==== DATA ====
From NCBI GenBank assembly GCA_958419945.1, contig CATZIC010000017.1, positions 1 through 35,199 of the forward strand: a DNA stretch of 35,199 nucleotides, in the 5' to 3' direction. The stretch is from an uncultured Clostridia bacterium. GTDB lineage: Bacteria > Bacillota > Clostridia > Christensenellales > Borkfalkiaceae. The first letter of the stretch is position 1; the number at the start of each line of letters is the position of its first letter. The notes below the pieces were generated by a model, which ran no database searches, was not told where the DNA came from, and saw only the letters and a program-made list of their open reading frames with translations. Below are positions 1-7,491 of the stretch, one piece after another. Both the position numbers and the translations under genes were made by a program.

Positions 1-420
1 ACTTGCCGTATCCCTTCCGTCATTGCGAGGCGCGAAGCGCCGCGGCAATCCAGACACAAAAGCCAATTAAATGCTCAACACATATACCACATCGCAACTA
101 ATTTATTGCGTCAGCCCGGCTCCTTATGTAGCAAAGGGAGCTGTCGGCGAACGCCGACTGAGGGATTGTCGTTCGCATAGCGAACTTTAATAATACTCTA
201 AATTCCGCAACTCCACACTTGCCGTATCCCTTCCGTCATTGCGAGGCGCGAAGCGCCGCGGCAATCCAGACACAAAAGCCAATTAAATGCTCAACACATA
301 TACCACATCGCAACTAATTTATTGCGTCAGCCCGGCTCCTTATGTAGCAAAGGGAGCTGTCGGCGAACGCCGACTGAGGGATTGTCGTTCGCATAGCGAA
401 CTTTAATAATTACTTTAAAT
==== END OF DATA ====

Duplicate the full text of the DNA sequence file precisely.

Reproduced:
From NCBI GenBank assembly GCA_958419945.1, contig CATZIC010000017.1, positions 1 through 35,199 of the forward strand: a DNA stretch of 35,199 nucleotides, in the 5' to 3' direction. The stretch is from an uncultured Clostridia bacterium. GTDB lineage: Bacteria > Bacillota > Clostridia > Christensenellales > Borkfalkiaceae. The first letter of the stretch is position 1; the number at the start of each line of letters is the position of its first letter. The notes below the pieces were generated by a model, which ran no database searches, was not told where the DNA came from, and saw only the letters and a program-made list of their open reading frames with translations. Below are positions 1-7,491 of the stretch, one piece after another. Both the position numbers and the translations under genes were made by a program.

Positions 1-420
1 ACTTGCCGTATCCCTTCCGTCATTGCGAGGCGCGAAGCGCCGCGGCAATCCAGACACAAAAGCCAATTAAATGCTCAACACATATACCACATCGCAACTA
101 ATTTATTGCGTCAGCCCGGCTCCTTATGTAGCAAAGGGAGCTGTCGGCGAACGCCGACTGAGGGATTGTCGTTCGCATAGCGAACTTTAATAATACTCTA
201 AATTCCGCAACTCCACACTTGCCGTATCCCTTCCGTCATTGCGAGGCGCGAAGCGCCGCGGCAATCCAGACACAAAAGCCAATTAAATGCTCAACACATA
301 TACCACATCGCAACTAATTTATTGCGTCAGCCCGGCTCCTTATGTAGCAAAGGGAGCTGTCGGCGAACGCCGACTGAGGGATTGTCGTTCGCATAGCGAA
401 CTTTAATAATTACTTTAAAT